This interview was conducted by Selva Ozelli
Royal Ontario Museum www.rom.on.ca is a museum of art, world culture and natural history in Toronto, Ontario, Canada. It is one of the largest museums in North America and the largest in Canada with the largest field-research and conservation activities around the world. You are the first climate change curator of ROM. What was the trigger/vision to ROM hiring you? When did ROM get involved in climate change related issues?
ROM has previously examined climate change through its programs, research, and exhibitions, such as “Carbon 14: Climate is Culture” in 2013 and the current Great Whales exhibition (to name two). Given this pre-existing focus, and the incredible transdisciplinary nature of ROM’s collections and research, Allan and Helaine Shiff reached out to ROM with their vision, recognizing that it was a great opportunity for funding this unique curatorship.
ROM has more than 6,000,000 items and 40 galleries, the museum's diverse collections of world culture, fine art and natural history contribute to its international reputation. How do you intend to shape ROM’s climate change exhibitions and programming?
This transdisciplinary nature of ROM’s collections makes it uniquely situated to focus on the overlapping artistic, cultural, and natural facets of climate change. I intend to use the existing collections to provide a greater context and understanding of historical climatic shifts – for instance, discussing the role of climate change on the evolution of prehistoric life on Earth, or the effects of changing weather patterns on the rise and fall of societies. At the same time, I’m hoping to build upon and amplify the museum’s community engagement, for instance using ROM as a platform for showcasing actions already being undertaken by local civic institutions to adapt to the local effects of climate change.
This year The International Committee for Museums and Collections of Science and Technology (CIMUSET) which is a scientific committee of the International Council of Museums (ICOM) during its 48th #CIMUSET Annual Conference: “Museums & Environmental Concerns, New Insights” -7-11 November 2021, discussed how Science and Technology museums can address the climate emergency issue via education and exhibitions. What programs/initiatives will your Museum institute addressing climate change and sustainability?
I am working closely with ROM’s Learning Department to explore as many ways as possible to effectively communicate climate change, whether through in-ROM exhibitions or developing educational materials for K-12 schools across Canada. I am also working with ROMKids, perhaps the longest-running museum youth program in the country, to find exciting ways to directly engage youth in climate change topics. To this end, I’m especially interested in focusing the content of our programs on what we are doing as a society to address climate change, rather than focusing solely on how it may negatively affect us. However, I believe that ROM’s role in addressing and combatting climate change is capable of going much further than educational programs alone. For one, I am looking into ways that we can create opportunities for the voices of museum visitors to be heard, so that they can share their own personal climate change experiences with us and other visitors. Ultimately, I am interested in developing programs and exhibitions that link disparate communities, academics, and governmental and non-governmental agencies, using ROM’s physical space and clout as a world-class research institution, to advance both climate mitigation and adaptation strategies at local, provincial, national, and international scales.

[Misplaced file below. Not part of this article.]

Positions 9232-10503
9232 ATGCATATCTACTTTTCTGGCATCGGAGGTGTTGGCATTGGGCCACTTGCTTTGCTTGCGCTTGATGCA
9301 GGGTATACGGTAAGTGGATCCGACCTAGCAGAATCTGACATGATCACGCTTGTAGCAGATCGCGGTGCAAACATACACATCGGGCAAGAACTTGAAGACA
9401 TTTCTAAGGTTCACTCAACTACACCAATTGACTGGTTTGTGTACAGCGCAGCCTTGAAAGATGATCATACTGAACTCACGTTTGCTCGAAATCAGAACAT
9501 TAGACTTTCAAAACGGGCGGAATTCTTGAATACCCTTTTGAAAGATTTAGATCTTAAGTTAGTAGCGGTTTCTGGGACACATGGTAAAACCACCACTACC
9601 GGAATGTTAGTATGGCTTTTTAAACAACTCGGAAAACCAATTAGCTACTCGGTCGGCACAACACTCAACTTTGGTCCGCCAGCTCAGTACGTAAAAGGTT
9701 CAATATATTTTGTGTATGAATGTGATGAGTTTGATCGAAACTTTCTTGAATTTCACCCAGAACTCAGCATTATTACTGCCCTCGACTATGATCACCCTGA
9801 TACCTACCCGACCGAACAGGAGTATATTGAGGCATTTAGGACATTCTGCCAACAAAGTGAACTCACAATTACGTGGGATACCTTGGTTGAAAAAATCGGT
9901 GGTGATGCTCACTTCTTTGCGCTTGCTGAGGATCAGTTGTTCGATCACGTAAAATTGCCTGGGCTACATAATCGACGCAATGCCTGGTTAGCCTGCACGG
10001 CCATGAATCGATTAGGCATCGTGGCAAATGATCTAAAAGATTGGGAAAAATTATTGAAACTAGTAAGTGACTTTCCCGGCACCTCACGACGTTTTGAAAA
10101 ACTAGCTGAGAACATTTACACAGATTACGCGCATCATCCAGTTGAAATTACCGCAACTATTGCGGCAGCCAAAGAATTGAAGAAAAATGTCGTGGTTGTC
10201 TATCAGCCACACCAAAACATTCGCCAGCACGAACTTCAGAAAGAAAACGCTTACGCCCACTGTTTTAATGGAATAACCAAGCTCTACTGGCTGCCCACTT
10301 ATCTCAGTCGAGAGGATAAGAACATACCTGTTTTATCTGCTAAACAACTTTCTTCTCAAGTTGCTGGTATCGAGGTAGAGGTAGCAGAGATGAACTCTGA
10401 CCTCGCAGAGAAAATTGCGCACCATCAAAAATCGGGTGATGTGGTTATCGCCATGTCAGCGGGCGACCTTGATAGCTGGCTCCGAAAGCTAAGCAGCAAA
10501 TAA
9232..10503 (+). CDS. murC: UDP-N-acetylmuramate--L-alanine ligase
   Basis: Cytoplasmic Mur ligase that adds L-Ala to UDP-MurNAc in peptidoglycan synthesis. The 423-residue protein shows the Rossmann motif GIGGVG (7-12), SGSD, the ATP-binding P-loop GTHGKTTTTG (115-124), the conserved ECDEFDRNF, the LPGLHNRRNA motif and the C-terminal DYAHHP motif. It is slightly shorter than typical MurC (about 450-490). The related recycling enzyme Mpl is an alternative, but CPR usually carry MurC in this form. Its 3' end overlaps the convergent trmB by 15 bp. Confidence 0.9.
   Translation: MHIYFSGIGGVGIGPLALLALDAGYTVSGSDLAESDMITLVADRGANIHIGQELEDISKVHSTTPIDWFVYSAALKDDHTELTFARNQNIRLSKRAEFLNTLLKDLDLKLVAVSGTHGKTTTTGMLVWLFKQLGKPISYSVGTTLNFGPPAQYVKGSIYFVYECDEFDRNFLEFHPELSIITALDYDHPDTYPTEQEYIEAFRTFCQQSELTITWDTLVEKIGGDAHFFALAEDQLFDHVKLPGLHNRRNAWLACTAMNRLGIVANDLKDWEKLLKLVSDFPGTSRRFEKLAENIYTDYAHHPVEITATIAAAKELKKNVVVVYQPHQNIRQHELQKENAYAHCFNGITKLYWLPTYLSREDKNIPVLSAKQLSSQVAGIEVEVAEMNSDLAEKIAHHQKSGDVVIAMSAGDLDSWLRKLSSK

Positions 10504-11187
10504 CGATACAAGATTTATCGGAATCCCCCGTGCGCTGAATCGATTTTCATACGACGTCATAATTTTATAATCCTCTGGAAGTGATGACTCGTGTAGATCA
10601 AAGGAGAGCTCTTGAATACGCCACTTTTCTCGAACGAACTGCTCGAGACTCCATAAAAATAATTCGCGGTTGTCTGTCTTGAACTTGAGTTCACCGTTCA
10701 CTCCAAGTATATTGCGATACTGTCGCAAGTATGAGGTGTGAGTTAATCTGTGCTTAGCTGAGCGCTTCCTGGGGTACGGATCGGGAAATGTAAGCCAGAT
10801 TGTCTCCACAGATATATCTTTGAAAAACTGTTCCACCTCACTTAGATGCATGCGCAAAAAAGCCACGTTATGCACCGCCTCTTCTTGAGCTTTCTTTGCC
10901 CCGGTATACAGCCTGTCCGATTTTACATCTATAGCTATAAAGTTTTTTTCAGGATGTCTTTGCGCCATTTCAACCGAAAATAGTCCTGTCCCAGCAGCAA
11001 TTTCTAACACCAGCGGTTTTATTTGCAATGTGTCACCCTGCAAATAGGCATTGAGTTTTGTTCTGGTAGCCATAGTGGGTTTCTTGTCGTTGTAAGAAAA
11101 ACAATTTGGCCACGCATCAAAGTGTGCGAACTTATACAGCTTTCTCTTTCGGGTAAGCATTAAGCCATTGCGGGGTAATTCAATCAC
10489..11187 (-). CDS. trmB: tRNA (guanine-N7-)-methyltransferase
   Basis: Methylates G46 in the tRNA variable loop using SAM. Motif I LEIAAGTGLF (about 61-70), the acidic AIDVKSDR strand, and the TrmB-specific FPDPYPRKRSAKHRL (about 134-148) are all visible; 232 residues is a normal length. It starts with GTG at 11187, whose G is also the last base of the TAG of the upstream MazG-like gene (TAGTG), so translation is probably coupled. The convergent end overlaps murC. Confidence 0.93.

What partnerships has ROM developed and will develop --such as with the Coalition of Museums for Climate Justice-- to help mitigate and adapt to Climate Change?
In my first two months as the Allan and Helaine Shiff Curator of Climate Change I have been focusing much of my time on laying the groundwork for our climate program’s network both within (across all curatorial units) and outside of ROM. Our external network includes museum coalitions (such as the Coalition of Museums for Climate Justice), governmental agencies (such as Conservation Ontario and Conservation Authorities across the region), climate change researchers around the world, artists focused on climate change and sustainability, and public volunteers and climate change organizations. We have not yet formalized any of these into official partnerships, but our underlying guiding principle through these relationships will be to advance both climate adaptation and mitigation activities.
Will your museum have digital climate change related programming accessible from around the world?
Yes, ROM learning and outreach programs have a strong and effective digital presence, which we are planning to fully utilize in our climate change programming.
How can people reach ROM?
The museum is currently open to in-person visitors from Wednesdays through Sundays. Online ROM resources can be accessed through our website, https://www.rom.on.ca/en.